Correct house voltage on a voltmeter

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Old 12-19-19, 08:29 AM
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Correct house voltage on a voltmeter

I am measuring 95vac at an outlet in my house on an OLD sears / craftsman VOM / multimeter. and 188 across the 2 hots

With a cheap harbor freight VOM, I am getting 125 and 250

There's different ways to calculate AC power and that 95/188 are likely 'normal', right?

VDC and ohms match between meters.

This is the old unit - didn't see a copyright date in the manual. But it's 20+ years old I think.

Any thoughts on the difference of AC voltage? the things I do is more to see - is there power there or not. actual voltage isn't relevant. So I'll keep it around. just curious if anyone knows of a way to recalibrate it or it likely uses a different formula to measure ac, or some other trivia about this?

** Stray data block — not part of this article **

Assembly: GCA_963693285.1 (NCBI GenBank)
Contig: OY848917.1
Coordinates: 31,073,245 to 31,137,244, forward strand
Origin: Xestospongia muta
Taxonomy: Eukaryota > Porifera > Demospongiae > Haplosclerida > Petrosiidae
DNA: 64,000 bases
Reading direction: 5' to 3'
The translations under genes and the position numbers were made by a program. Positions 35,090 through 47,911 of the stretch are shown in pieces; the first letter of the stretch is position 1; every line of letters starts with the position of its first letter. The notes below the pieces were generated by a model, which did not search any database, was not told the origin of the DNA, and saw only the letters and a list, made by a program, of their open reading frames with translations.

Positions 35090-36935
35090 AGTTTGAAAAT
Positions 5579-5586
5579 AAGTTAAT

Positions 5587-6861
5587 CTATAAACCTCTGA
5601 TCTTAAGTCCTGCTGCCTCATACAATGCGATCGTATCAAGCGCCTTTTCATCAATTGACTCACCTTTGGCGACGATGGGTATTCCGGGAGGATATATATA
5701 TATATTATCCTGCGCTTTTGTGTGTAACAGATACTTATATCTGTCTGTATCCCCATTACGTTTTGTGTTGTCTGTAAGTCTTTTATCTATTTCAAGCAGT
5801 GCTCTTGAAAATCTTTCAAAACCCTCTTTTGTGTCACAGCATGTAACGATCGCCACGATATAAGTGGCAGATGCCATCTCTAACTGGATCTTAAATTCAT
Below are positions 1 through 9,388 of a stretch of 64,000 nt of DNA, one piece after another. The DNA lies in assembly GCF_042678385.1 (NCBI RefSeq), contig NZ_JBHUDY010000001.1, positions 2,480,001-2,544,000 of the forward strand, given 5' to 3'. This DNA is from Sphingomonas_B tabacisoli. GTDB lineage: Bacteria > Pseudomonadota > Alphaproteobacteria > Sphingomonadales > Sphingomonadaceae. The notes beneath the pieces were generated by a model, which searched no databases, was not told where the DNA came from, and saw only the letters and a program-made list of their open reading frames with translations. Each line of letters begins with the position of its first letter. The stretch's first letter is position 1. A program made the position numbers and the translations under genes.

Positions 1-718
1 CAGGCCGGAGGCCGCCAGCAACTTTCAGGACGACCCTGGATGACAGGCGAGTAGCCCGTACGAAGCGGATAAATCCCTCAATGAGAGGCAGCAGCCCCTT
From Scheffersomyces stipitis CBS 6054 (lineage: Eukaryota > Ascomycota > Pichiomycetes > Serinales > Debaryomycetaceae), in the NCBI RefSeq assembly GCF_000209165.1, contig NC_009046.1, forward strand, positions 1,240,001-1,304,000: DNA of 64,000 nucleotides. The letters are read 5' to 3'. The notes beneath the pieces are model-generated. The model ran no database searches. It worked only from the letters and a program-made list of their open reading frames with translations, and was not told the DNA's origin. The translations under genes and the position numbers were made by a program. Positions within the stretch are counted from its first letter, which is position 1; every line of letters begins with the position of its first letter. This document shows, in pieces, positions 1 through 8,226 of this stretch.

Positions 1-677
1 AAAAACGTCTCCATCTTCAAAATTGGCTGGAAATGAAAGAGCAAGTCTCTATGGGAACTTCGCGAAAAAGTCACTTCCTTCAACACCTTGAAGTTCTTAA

THANSK!
 
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Old 12-19-19, 08:34 AM
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Show us a photo of the Craftsman meter. It should have a means to calibrate the unit.
 
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Old 12-19-19, 08:35 AM
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The old meter is having a problem reading AC voltage. It probably needs to be retired to the trash.

I'll add if it is an analog meter with a needle it may need the adjustment screw at the base of the needle turned to get the needle back in the correct reading.
 
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Old 12-19-19, 09:13 AM
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Yes there are different ways to measure AC.
Instead of RMS the old meter may be reading average or mean voltage.

I would scrap it.
The norm these days is RMS so if you come onto a help site and say I have a problem and give a mean or average voltage then the response will be you have a power problem and you could spend days chasing that when in fact your power is OK.